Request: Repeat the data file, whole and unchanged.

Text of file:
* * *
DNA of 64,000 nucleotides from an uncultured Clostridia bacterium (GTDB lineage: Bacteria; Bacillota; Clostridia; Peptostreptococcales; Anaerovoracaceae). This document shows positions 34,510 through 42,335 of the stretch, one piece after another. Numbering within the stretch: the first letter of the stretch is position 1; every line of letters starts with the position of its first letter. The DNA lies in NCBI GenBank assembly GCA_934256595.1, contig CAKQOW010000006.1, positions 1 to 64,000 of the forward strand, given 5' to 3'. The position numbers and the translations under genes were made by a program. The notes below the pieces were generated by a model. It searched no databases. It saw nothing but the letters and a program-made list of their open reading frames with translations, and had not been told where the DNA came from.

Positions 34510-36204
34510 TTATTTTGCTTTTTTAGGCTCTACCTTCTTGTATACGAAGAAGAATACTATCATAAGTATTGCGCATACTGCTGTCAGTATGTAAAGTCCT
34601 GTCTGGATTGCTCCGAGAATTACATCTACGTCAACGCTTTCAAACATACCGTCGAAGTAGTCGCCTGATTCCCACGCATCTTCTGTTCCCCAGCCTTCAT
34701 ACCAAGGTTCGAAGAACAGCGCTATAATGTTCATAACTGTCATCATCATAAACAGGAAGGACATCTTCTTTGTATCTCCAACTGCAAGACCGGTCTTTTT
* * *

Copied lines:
DNA of 64,000 nucleotides from an uncultured Clostridia bacterium (GTDB lineage: Bacteria; Bacillota; Clostridia; Peptostreptococcales; Anaerovoracaceae). This document shows positions 34,510 through 42,335 of the stretch, one piece after another. Numbering within the stretch: the first letter of the stretch is position 1; every line of letters starts with the position of its first letter. The DNA lies in NCBI GenBank assembly GCA_934256595.1, contig CAKQOW010000006.1, positions 1 to 64,000 of the forward strand, given 5' to 3'. The position numbers and the translations under genes were made by a program. The notes below the pieces were generated by a model. It searched no databases. It saw nothing but the letters and a program-made list of their open reading frames with translations, and had not been told where the DNA came from.

Positions 34510-36204
34510 TTATTTTGCTTTTTTAGGCTCTACCTTCTTGTATACGAAGAAGAATACTATCATAAGTATTGCGCATACTGCTGTCAGTATGTAAAGTCCT
34601 GTCTGGATTGCTCCGAGAATTACATCTACGTCAACGCTTTCAAACATACCGTCGAAGTAGTCGCCTGATTCCCACGCATCTTCTGTTCCCCAGCCTTCAT
34701 ACCAAGGTTCGAAGAACAGCGCTATAATGTTCATAACTGTCATCATCATAAACAGGAAGGACATCTTCTTTGTATCTCCAACTGCAAGACCGGTCTTTTT